The court may issue a writ authorizing you, the applicant, to enter a residence to retrieve your personal property if the court finds that:

  1. you are unable to enter the residence because the current occupant of the residence has denied you access to the residence to retrieve your personal property or the personal property of your dependent;
  2. you are not:
    1. the subject of an active protective order under Title 4 of the Texas Family Code;
    2. the subject of a magistrate's order for emergency protection under Article 17.292 of the Code of Criminal Procedure;
    3. the subject of another court order that prohibits your entry unto the residence; or
    4. otherwise prohibited by law from entering the residence;
  3. there is a risk of personal harm to you or your dependent if the items listed in your application are not retrieved promptly;
  4. you are currently or were formerly authorized to occupy the residence according to a lease or other documentary evidence; and
  5. the current occupant received notice of the application and was provided an opportunity to appear before the court to contest the application.

See Texas Property Code24A.002(e).

Can a court issue a writ without notice and hearing to the current occupant?

Yes, a court may issue a temporary ex parte writ authorizing entry and property retrieval without a notice and hearing to the current occupant if the court finds that:

  1. the current occupant poses a clear and present danger of family violence to you, the applicant, or to your dependent;
  2. the personal harm that would be suffered by you or your dependent will be immediate and irreparable if the application is not granted; and
  3. you are unable to enter the residence to retrieve your personal property or the personal property of your dependent because the current occupant of the residence has denied you access to the residence; you are not the subject of an active protective order under Title 4 of the Texas Family Code, a magistrate's order for emergency protection under Article 17.292 of the Code of Criminal Procedure or another court order that prohibits your entry unto the residence; or otherwise prohibited by law from entering the residence; there is a risk of personal harm to you or your dependent if the items listed in your application are not retrieved promptly; and you are currently or were formerly authorized to occupy the residence according to a lease or other documentary evidence.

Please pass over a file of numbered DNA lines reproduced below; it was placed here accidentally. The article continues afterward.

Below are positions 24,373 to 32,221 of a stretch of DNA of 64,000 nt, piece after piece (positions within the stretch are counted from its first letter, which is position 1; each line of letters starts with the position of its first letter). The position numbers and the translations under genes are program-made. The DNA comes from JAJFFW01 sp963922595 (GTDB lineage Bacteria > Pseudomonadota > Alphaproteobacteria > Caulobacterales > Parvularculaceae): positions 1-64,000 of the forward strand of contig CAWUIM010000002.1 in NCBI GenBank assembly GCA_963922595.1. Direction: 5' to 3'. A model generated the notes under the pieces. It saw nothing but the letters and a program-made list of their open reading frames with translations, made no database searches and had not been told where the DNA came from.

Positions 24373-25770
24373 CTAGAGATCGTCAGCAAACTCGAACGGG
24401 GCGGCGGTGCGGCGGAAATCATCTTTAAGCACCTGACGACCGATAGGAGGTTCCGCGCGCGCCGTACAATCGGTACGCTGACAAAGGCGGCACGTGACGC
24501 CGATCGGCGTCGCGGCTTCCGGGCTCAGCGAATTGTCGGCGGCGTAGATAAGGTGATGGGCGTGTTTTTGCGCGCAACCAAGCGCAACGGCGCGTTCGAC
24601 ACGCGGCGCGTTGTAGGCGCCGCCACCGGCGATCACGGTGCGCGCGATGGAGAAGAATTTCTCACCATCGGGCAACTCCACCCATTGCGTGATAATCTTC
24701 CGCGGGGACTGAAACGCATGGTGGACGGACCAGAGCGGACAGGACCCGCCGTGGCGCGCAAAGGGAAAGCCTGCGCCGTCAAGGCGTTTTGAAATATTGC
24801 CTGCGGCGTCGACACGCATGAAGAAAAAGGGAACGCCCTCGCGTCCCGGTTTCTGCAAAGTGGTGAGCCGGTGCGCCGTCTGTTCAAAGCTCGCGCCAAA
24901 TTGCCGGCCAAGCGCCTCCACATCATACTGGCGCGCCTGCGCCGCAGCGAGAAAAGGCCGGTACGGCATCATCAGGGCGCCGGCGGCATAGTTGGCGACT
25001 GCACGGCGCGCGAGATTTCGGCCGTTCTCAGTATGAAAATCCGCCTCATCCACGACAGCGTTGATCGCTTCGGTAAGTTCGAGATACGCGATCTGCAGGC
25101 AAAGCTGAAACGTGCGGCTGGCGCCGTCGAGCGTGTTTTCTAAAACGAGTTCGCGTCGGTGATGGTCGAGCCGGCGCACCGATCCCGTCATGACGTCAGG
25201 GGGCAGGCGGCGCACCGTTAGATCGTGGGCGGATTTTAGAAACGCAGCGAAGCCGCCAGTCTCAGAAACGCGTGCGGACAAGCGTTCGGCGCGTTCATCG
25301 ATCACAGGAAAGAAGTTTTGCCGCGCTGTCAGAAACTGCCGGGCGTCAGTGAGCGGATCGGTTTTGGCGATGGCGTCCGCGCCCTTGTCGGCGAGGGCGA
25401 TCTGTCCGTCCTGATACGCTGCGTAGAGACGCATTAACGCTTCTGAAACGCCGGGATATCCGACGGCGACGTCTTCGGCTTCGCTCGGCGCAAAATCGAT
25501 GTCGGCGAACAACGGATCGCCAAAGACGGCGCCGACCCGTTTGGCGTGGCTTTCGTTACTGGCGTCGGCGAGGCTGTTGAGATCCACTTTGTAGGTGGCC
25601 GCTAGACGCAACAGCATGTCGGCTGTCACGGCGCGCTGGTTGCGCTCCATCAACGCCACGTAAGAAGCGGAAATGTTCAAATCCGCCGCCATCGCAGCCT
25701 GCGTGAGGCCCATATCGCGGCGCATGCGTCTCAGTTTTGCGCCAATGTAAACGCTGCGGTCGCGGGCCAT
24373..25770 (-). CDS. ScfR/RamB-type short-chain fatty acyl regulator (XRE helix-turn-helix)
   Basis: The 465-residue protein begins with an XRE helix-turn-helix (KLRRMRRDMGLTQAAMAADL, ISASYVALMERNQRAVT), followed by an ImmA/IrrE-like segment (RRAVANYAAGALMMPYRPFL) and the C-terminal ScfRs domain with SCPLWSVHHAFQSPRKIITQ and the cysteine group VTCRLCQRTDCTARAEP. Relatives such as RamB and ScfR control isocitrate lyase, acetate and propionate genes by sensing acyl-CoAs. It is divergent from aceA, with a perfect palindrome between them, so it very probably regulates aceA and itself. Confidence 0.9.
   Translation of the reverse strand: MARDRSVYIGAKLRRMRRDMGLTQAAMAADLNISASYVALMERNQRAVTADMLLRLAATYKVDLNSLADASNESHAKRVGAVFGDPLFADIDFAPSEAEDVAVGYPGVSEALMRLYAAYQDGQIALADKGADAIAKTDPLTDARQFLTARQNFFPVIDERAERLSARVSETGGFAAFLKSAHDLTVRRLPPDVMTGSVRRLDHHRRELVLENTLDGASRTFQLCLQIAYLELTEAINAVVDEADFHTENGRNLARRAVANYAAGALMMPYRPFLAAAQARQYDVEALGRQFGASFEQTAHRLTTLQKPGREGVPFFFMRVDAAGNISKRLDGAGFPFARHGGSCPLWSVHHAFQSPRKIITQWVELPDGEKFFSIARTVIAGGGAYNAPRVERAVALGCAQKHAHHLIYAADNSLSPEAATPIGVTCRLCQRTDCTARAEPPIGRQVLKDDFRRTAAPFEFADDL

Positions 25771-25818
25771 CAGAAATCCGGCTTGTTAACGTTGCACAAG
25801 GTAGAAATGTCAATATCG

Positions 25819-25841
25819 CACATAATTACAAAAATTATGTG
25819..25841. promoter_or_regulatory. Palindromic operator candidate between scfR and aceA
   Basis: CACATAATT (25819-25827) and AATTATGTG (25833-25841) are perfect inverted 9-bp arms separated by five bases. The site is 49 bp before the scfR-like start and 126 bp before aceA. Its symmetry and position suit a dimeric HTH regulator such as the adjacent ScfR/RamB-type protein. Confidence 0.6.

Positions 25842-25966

See Texas Property Code 24A.0021(a).

Can the judge contact the current occupant before granting a temporary ex parte writ?

Yes. The court may stop the hearing on a temporary ex parte writ to contact the current occupant by telephone to give the occupant a chance to go to the hearing or bring the personal property listed in the application to court.

But the court must resume the hearing before 5 p.m. that day whether or not the current occupant attends the hearing or brings the personal property to the court.

See Texas Property Code 24A.0021(c).

Do I need to execute a bond before the court can issue a writ?

Before the court can issue a writ authorizing an applicant to enter the residence, the applicant must execute a bond. However, a court issuing a temporary ex parte writ may waive the bond requirement. See Texas Property Code 24A.0021(b).

You can read more about the bond requirements in Texas Property Code 24A.002(c) and 24A.002(d).

Can I have a peace officer escort me to the residence to get my personal items if the court grants my application for a writ?

Yes. If the court grants an application for a writ or temporary ex parte writ authorizing entry and property retrieval, a peace officer must go with and help the applicant in making the authorized entry and retrieving the personal items listed in the application.

See Texas Property Code 24A.003(a).